13. Consequences of regaining civilian protection: When civilians cease to directly participate in hostilities, or when members of organized armed groups belonging to a non-state party to an armed conflict cease to assume their continuous combat function, they regain full civilian protection against direct attack but are not exempted from prosecution for violations of domestic and international law they may have committed.

These guidelines have helped to identify the most problematic points of interpretation. State practices and jurisprudence have not yet reached a sufficient consensus for customary rules to have been established in this area, which remains at an embryonic stage in legal terms. The decisions of the Israel Supreme Court on targeted killings shed light on the issues surrounding this doctrine and the impact in terms of loss of protection they represent for civilians (infra).

The key points associated with this change in the doctrine cover a number of critical elements.

The ICRC guidelines draw a distinction between civilians who take part in hostilities for a limited duration and members of organized armed groups of a party to the conflict who do so on a permanent basis. However, it remains inconclusive on the legal consequences of this distinction, reflecting state reluctance to recognize the existence of non-state armed groups or afford them legal status in situations of armed conflict.

It is nonetheless essential that this category be strengthened to relieve the pressure it puts on the notion of civilian participation in hostilities. Indeed, the loss of protection for civilians for the limited period of their direct participation in hostilities loses its effectiveness if it serves to support a loss of protection covering the whole period of a conflict, in the case of people whose participation is not only occasional. Furthermore, it makes it impossible to take into account and limit the notion of direct participation if it is used for all the command, planning, and organizational functions of non-state armed groups. It cannot be used as an alternative to the refusal of government authorities to recognize the status of organized non-state groups with which they are in conflict.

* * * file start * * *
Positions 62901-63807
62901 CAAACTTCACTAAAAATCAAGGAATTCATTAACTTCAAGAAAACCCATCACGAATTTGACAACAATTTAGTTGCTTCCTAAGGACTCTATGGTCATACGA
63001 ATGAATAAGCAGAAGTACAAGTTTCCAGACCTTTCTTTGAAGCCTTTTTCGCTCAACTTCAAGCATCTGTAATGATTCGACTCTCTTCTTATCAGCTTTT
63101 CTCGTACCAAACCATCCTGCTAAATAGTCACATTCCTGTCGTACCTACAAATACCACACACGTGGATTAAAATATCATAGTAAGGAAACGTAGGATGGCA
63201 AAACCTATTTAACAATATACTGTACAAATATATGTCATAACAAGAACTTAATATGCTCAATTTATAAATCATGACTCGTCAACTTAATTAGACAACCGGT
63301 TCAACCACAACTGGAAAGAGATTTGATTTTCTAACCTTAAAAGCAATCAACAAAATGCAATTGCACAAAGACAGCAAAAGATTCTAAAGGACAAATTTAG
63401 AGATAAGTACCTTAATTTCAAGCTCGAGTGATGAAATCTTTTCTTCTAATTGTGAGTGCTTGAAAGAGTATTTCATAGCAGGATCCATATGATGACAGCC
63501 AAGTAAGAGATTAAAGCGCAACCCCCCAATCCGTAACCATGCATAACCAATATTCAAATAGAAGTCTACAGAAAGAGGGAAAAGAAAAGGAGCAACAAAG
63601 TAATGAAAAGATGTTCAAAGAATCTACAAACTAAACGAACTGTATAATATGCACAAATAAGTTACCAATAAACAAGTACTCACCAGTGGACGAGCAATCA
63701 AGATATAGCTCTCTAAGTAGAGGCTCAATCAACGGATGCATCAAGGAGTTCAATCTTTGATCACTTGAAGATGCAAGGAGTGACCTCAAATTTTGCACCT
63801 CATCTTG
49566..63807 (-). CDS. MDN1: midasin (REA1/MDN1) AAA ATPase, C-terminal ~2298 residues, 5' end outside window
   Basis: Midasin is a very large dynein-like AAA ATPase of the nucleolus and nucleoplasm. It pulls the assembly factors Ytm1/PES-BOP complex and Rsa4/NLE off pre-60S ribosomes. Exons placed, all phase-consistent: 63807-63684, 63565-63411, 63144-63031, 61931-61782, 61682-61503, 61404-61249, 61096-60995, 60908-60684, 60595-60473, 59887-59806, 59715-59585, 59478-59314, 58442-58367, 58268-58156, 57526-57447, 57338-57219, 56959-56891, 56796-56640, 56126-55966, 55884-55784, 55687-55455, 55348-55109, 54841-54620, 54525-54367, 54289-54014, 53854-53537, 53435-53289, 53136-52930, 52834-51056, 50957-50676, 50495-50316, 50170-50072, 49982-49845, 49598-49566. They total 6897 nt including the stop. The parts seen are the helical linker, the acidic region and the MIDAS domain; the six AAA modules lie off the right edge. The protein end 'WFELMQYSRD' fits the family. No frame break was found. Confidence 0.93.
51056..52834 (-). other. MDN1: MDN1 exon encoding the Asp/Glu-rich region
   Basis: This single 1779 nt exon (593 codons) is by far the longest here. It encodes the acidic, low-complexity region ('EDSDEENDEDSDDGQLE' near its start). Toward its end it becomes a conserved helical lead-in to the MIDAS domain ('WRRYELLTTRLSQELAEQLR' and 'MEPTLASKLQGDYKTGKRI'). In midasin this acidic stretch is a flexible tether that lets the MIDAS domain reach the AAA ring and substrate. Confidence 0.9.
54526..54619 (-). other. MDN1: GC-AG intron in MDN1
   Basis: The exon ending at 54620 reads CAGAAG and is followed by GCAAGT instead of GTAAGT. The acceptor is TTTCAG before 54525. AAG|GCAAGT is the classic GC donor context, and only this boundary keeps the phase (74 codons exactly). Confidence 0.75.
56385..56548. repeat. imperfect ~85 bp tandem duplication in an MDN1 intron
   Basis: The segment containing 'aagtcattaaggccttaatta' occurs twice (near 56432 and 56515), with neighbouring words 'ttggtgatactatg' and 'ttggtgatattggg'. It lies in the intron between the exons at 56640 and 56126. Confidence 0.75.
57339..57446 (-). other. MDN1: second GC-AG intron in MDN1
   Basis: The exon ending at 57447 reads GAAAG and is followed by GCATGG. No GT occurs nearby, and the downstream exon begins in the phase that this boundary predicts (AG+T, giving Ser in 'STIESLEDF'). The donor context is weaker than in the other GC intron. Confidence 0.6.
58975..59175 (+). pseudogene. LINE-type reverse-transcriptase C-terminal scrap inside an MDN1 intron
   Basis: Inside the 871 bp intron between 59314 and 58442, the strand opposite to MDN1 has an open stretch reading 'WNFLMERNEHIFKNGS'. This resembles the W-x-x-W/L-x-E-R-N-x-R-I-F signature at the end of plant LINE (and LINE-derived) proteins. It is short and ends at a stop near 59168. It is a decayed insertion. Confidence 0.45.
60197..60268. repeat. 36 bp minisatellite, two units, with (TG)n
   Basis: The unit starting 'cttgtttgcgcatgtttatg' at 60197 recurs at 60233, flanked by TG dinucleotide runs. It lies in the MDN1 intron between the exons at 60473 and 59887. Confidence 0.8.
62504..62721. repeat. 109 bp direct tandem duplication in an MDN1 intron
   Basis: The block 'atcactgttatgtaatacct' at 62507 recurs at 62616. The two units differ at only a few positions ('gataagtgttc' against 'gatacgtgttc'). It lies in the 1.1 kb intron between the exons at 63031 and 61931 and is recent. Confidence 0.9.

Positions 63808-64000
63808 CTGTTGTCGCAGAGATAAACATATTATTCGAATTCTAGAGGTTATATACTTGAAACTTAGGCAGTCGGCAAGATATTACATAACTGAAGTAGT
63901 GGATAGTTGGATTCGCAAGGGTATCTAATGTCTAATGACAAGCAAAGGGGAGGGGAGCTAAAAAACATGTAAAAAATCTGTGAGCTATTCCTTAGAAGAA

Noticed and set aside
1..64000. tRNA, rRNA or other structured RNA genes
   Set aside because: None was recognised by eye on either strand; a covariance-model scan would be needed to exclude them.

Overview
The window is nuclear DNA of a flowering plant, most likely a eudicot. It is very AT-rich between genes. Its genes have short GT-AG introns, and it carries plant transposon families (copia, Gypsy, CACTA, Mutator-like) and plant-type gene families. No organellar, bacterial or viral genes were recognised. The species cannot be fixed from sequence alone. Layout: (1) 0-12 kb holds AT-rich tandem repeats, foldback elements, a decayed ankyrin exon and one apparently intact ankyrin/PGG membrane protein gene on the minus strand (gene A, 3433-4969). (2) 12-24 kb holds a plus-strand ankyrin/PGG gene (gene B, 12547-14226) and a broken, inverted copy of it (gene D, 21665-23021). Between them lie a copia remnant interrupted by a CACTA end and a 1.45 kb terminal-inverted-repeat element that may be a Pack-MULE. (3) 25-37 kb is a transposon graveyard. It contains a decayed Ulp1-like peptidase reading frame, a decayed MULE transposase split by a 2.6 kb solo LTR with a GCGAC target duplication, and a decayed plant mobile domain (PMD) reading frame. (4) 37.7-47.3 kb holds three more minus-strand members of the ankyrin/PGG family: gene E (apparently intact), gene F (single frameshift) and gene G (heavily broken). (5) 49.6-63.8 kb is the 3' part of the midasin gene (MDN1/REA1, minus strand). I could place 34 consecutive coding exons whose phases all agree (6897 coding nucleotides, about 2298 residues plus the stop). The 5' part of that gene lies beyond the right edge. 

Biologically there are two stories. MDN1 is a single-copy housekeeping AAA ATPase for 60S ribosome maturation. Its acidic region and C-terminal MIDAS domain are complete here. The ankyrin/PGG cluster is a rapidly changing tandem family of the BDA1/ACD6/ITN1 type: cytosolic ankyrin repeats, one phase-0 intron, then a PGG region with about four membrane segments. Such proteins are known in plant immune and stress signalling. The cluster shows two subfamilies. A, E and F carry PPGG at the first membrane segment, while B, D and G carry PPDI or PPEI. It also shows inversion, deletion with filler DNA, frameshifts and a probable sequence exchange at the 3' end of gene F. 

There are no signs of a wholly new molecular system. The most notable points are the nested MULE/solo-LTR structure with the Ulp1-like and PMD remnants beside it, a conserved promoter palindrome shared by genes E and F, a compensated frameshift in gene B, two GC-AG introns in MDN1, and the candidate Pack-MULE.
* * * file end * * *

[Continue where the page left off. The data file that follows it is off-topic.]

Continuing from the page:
Jurisprudence

  1. International Criminal Tribunals
  1. Definition of Civilians

In the Martić Case (IT-95-11-A, 8 October 2008), the ICTY Appeals Chamber held that persons hors de combat cannot be granted civilian status (paras. 292–96, 302). The Chamber adopted the definition of civilians entailed in Article 50 of Additional Protocol I of 1977; a civilian is any person who is not member of the armed forces, militias, or volunteer corps forming part of such armed forces, and who is not a member of organized resistant groups, provided that such groups are commanded by a person responsible for his subordinates, that they have a fixed distinctive sign recognizable at a distance, that they carry arms openly, and that they conduct their operations in accordance with the laws and customs of war. As a result, if the victim is a member of an armed organization, the fact that he is not armed or in combat at the time of the commission of crimes does not accord him civilian status. Nonetheless, the Chamber ruled that this is not because a person hors de combat cannot be granted civilian status or that he cannot be the victim of a crime against humanity. ▸ War crimes/Crimes against humanity

  1. Direct Participation of Civilians in Hostilities

In the Milošević Case (Dragomir) (IT-98-29/1-A, 12 November 2009, para. 57), the ICTY Appeals Chamber recalled that the protection from attacks afforded to individual civilians is suspended “when and for such time as they directly participate in hostilities.” The Tribunal held that whether a victim was actively participating in the hostilities at the time of the offence depends on the nexus between the victim’s activities at the time of the offence and any acts of war that by their nature or purpose are intended to cause actual harm to the personnel or equipment of the adverse party ( Strugar Case , IT-0-42-A, 17 July 2008, para. 178) ▸ War crimes/Crimes against humanity

  1. Civilian Population vs. Civilian Zones

In the Milošević Case (Dragomir) (supra), the ICTY Appeals Chamber recalled that the principle of distinction requires parties to distinguish at all times “between the civilian population and combatants, between civilian and military objectives, and accordingly direct attacks only against military objectives” (para. 53). The Chamber further found that distinctions between civilians and combatants and between civilian objects (or “zones”) and military objectives shall be made on a case-by-case basis (para. 54). ▸ Combatants

  1. Israel Supreme Court

In Supreme Court Sitting as the High Court of Justice, the Public Committee against Torture in Israel (HCJ 759/02, 11 December 2005), the Israel Supreme Court confirmed that civilians who take part in hostilities are legitimate targets (para. 26). It stated that terrorists who take part in hostilities do not cease to be civilians but are deprived of civilian status as a result of their actions; nor are they entitled to the rights of combatants or to the status of prisoners of war (para. 31). It held that terrorists are not entitled to the status of combatants because they do not satisfy the criteria laid down in international humanitarian law, notably regarding wearing a distinctive emblem and compliance with IHL rules (para. 24).